Dispatch From The Mundane 015
The stuff of my being is matter, ever changing, ever moving, but never lost
The springing of the yellow line of morning out of the misty deep of dawn, is glory enough for me. I know that nothing is destructible; things merely change forms. When the consciousness we know as life ceases, I know that I shall still be part and parcel of the world. I was a part before the sun rolled into shape and burst forth in the glory of change. I was, when the Earth was hurled out from its fiery rim. I shall return with the Earth to Father Sun, and still exist in substance when the sun has lost its fire, and disintegrated into infinity to perhaps become a part of the whirling rubble of space. Why fear? The stuff of my being is matter, ever changing, ever moving, but never lost; so what need of denominations and creeds to deny myself the comfort of all my fellow men? The wide belt of the universe has no need for finger-rings. I am one with the infinite and need no other assurance. - Zora Neale Hurtson, Dust To Tracks
Pumpkin, a cup or two, peeled/cubed
Sugar, maybe brown
Salt, maybe pink
Nut butter, maybe tahini
Citrus zest, maybe clementine
A cup of rolled oats (let them sit overnight in cold water)
Take your shoes off before you come in. There are a few hangers in the closet. Take a seat. Have you eaten? I don't have much. I've got this pumpkin. I've got some oats I'm draining from water, and they soaked overnight. I'll peel the hard skin of the pumpkin. It's dense with nutrients, but that's just the wisdom of something that was freshly unearthed instead of being buried. What if that's all there is to food? It's just a memory of gestating in dirt. Rich in vitamin A.
I'll peel the pumpkin; I'll cut it up. Oil, sugar, salt. I put it in a pan. Roast it til the tips brown. Add spices if you want. I add 4 cups of water and blend up the oats. Oat milk is ready. I drain it again, and the pulp remains. I mix it with tahini and a little oat flour. I throw it in a skillet on low hit and let it dry and toast. Flip. Sometimes I cook the pumpkin in oat milk. I crumble the pulp on top. Sometimes I pour the cold milk over the hot pumpkin. Sometimes there are more spices. Sometimes I make nothing. Sometimes I don't have much.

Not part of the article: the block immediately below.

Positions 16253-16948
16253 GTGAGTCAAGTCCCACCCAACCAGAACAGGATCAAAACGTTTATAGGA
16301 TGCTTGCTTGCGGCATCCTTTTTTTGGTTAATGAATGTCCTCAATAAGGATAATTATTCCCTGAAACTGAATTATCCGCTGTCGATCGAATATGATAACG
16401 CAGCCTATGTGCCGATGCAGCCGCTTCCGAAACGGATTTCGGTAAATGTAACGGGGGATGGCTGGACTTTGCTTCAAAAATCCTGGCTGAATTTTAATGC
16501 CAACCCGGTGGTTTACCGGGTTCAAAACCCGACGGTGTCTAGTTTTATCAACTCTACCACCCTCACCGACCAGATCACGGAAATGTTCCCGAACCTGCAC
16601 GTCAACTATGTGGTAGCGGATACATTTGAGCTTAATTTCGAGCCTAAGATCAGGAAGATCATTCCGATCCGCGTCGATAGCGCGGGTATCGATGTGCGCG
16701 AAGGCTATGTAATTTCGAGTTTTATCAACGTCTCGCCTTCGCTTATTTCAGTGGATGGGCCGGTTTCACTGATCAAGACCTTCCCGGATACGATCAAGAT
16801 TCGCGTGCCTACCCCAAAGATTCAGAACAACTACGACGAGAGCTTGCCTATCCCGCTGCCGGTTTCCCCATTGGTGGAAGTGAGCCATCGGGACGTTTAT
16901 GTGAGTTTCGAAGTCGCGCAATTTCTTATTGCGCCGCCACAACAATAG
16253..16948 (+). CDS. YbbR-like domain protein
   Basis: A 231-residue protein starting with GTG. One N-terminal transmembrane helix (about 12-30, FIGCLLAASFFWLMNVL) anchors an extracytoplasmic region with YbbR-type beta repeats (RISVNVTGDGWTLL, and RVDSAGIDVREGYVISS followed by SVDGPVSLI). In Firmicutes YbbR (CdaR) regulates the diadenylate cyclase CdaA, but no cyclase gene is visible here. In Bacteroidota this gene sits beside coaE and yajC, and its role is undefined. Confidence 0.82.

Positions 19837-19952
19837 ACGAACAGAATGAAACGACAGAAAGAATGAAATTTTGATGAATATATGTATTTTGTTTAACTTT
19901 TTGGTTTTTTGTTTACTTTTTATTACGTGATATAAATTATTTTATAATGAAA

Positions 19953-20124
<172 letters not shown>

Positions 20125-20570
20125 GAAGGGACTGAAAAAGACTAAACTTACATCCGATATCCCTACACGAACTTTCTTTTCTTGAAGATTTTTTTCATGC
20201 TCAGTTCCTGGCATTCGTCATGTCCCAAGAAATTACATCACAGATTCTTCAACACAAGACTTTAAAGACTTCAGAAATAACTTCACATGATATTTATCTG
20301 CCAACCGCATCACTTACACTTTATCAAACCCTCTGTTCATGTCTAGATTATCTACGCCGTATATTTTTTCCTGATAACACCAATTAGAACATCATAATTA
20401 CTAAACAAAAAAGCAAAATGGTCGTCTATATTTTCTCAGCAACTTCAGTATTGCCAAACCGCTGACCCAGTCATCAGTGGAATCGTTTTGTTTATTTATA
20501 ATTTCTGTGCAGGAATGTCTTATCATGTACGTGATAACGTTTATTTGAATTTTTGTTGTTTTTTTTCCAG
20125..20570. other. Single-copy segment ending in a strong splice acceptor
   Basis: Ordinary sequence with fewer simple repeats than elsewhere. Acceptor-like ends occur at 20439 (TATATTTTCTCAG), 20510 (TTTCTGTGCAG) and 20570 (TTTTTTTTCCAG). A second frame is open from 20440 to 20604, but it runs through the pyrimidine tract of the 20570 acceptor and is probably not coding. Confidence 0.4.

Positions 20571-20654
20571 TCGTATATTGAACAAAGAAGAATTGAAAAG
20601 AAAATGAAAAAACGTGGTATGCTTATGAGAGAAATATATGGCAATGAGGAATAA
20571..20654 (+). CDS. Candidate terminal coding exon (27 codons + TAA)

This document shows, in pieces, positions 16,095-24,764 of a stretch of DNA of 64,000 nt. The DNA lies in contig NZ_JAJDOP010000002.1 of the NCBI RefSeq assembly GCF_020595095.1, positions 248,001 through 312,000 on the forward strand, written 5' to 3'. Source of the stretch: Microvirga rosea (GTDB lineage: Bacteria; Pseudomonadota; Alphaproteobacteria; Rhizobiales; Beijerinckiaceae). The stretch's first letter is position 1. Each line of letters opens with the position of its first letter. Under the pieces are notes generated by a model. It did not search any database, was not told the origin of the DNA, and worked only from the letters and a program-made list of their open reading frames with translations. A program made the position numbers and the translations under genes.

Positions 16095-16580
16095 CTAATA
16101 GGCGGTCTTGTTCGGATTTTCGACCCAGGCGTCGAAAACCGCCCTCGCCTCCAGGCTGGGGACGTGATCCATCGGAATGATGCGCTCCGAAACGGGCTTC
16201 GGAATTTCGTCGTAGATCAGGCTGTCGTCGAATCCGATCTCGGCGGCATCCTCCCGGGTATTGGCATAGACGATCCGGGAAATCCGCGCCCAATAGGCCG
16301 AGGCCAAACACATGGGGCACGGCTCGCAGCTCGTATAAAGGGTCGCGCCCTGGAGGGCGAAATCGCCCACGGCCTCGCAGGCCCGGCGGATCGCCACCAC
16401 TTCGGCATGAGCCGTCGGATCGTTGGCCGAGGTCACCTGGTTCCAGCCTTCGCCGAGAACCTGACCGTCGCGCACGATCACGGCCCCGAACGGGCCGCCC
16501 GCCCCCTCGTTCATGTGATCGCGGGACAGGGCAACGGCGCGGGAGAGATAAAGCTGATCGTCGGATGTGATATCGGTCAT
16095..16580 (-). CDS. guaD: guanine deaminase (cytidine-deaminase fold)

Pondering my immortal soul and longing for motion. My skin hurts because I feel I've betrayed myself with a human desire to sit and think. Oh, my stars, I'm a child of Jupiter, and all I know is that my spine crackles with electricity, and my legs beg me to find somewhere else and find it soon. Say I'm just a child of God, and even then, it's all thunder, it's all fire. There's something about sitting alone for so long-- I imagine that I will tell myself a story for the company.
I will pass the time.
Perhaps that's all this is, time passing like a stone through a kidney, and if I'm lucky, very heaven-kissed, someone will hear the story. It's a story of trying to escape yourself, or maybe that's what change means. It's a Houdini trick. I'm drowning and picking a lock that will let me self-affirm. When I first got into this tank, I was just a man who could die and when I ascend to the top, liberated, I'll transcend and become a bright light under a blue sky. Put your eyes upon me. I'm radiant, and I have solved the problem I arranged. Please pass it along. I've got the baton, and this is the relay, take this from me, go on.
I'm running late for a train. I can see it approaching as I'm running to the gate. A man is on the platform, and just before I get to the door, he grabs my arms. He says, "Don't you know me? It's me, Angel, the warden from home." I say I have no idea what you're talking about, and I want to scream, but I'm not afraid of anything except that he can see me. No matter what I've done, I'm still a child whose name he calls every night for room check. He says, "Don't you know me? I'll always know you. I'll see you no matter how much you change." I take my arm back and get on the wrong train, but I get away.